Thanks to my mom, in the summer of 2001, I was working in the reprints department at Cadmus in Lancaster. I was extremely fortunate to get the position because it was the only one available that wasn’t on the plant floor. Not only this, but it was 1st-shift and the pay was better. Every penny went to my Penn State tuition, but it was better than working in the mall, or worse, a restaurant!
It was during one of my days at Cadmus that I came back from lunch to find that I had a voicemail message. This was odd because no one ever called me. Confused, I listened to the message and almost went through the roof. It was Comedy Central’s web department calling to set up a phone interview! I forgot I even applied!
I quickly called back and had my phone interview. It was pretty basic, they asked me about my skills, I shared them and poof! I was accepted to work for free for their summer web development internship. Well, that’s not 100% correct, they did offer me a $200 stipend. Because of this, I couldn’t work the entire week at Comedy Central. Not only would I not be able to work, but I’d have to pay to live. With college expenses, that just wan’t going to happen. So, we worked out a deal where I would work with them every Wednesday and Thursday. The rest of the week I’d work at at Cadmus. It was great that Cadmus worked with me on this, I was really lucky.
But the puzzle wasn’t complete, there were still some missing peices like, where I would stay Wednesday night. Hotels in New York are expensive, so that’s wasn’t an option.
Enter, my Aunt Chris and Uncle Tom.
At the time, they were living in New Jersey about a little over an hour away from New York City. They were nice enough to let me stay at their place. So I’d pack my bag Monday night, go to Cadmus on Tuesday, and after work drive 4-hours to New Jersey where I’d spend the night with my aunt and uncle. Then, Wednesday morning I’d grab a Greyhound bus to New York City where I’d walk (or ride the subway) from the Port Authority bus terminal to Newsweek building on 57th Street (I’m guessing) outside of Central Park. Then I’d grab a bus home, stay with my aunt and uncle again, and do it all over again the next day. Except on Thursday, I got to drive home, where I’d arrive around 11pm. Then, Friday, wake up at 6:30 to go back to Cadmus.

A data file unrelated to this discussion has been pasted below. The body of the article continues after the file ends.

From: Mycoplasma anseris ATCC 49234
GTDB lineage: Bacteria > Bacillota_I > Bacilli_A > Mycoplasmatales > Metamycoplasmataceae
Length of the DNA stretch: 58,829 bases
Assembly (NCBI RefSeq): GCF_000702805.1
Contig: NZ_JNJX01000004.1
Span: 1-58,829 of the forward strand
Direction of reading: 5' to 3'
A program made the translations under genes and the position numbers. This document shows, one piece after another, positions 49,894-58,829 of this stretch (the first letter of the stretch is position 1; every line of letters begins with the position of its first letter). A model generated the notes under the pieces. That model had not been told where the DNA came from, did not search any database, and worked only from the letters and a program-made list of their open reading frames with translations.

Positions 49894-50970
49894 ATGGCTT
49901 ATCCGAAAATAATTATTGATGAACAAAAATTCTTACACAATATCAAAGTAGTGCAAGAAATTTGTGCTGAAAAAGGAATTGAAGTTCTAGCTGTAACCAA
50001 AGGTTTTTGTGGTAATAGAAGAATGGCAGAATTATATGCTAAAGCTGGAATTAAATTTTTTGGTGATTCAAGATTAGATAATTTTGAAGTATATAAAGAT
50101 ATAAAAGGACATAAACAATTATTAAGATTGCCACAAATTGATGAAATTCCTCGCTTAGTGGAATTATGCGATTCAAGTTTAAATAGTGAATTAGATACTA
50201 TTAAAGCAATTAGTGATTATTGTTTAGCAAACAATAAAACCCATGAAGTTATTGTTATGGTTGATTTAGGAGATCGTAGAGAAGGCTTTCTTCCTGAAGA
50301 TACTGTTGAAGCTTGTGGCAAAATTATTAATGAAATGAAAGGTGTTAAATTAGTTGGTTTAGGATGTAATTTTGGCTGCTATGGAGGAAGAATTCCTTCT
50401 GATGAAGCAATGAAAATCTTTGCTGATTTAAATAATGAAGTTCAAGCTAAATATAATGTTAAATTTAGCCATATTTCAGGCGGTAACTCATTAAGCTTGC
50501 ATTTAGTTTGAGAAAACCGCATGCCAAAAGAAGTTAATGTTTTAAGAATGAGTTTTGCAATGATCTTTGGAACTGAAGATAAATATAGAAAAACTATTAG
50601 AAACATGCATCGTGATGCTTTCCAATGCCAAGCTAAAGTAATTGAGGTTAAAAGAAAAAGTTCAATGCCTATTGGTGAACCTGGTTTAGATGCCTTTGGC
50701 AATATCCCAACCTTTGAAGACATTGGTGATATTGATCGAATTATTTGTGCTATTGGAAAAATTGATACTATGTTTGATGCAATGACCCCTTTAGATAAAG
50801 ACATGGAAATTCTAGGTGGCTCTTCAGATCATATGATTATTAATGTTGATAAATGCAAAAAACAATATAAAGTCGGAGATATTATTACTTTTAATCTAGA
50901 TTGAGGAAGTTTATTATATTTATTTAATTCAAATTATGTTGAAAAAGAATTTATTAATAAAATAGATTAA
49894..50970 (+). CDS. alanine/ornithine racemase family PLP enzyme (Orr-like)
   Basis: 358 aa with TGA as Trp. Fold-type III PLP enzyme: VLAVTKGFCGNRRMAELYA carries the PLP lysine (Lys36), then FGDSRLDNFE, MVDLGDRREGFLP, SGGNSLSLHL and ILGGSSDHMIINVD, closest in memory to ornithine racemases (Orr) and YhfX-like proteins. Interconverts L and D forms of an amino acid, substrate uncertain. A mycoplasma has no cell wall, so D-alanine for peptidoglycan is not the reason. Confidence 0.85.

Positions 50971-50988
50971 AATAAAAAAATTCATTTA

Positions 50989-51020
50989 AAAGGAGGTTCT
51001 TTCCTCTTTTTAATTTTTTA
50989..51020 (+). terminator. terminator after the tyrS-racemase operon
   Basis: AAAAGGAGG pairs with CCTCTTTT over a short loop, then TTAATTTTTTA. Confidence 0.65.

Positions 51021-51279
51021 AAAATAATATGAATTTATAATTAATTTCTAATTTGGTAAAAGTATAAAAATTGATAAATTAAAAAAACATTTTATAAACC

I did this for over 8 weeks! But it was all worth it!
I’m not going to lie, the actual “work” they had for me do while I was there was a bit light. I would take flash movies and turn them into animated gifs, digitize footage to include with online content, and copy transcripts to include online. The most significant project I was given was analyzing web traffic as it related to on-air promotions using WebTrends. I was an intern, what did I expect?
The experience, however, was awesome!
One day, I met Ben Stein. He was recording audio for an online promotion of “Win Ben Stein’s Money” (remember that show?) I saw him walk into the bathroom and thought I’d say hello when he came out. I didn’t know what I was going to say, but, I had to say something!
He came out and I said hello (as planned) and he was very cordial. He asked me what I did at Comedy Central and then what college I attended. Now I have to give him credit. What type of conversation were were really going to have? But, being a gentleman, he tried to keep the conversation alive by asking me a trivia question. It was strange, but I have to give the guy an “A” for effort. He asked me, “What county Penn State was in”. Now, it’s obvious if you go to school there! It’s State College. I told him, and he said, “Most people don’t know that” and left to continue his work.
Strange, but awesome.
I also got a VIP pass to see “The Daily Show” with Jon Stewart. Wahoo! This was back when Lewis Black had his “Back in Black” segment. And, I was lucky enough to go on the day he was there! The guest was weak. I can’t even remember who it was, but I got to see Jon and Lewis in action, not to mention Steven Colbert before he had his own show.
I arrived early, stood in line outside of the studio, and after waiting for what felt like forever (I was the first one there), the VIPs were escorted into a room where we stood until we could enter the production area. I took my seat on the bleachers and even got my leg on television! (Wahoo, my knee is a superstar!) We were greeted by a warm-up comic, who was great, and then the show started. Now, the show is 30-minutes long, but wow, it goes even faster when you remove the commercials. And before I knew it, the show was over.
In addition to this I got to see how a dot com operated during the dot com bubble. It demystified a lot of what happened, but it was cool to see how an entire department worked together to create the finished product, ComedyCentral.com. We played pictionary, saw a preview for a new Internet video game, and saw how Flash cartoons were professionally made.
And that… in a nutshell… was my Comedy Central experience.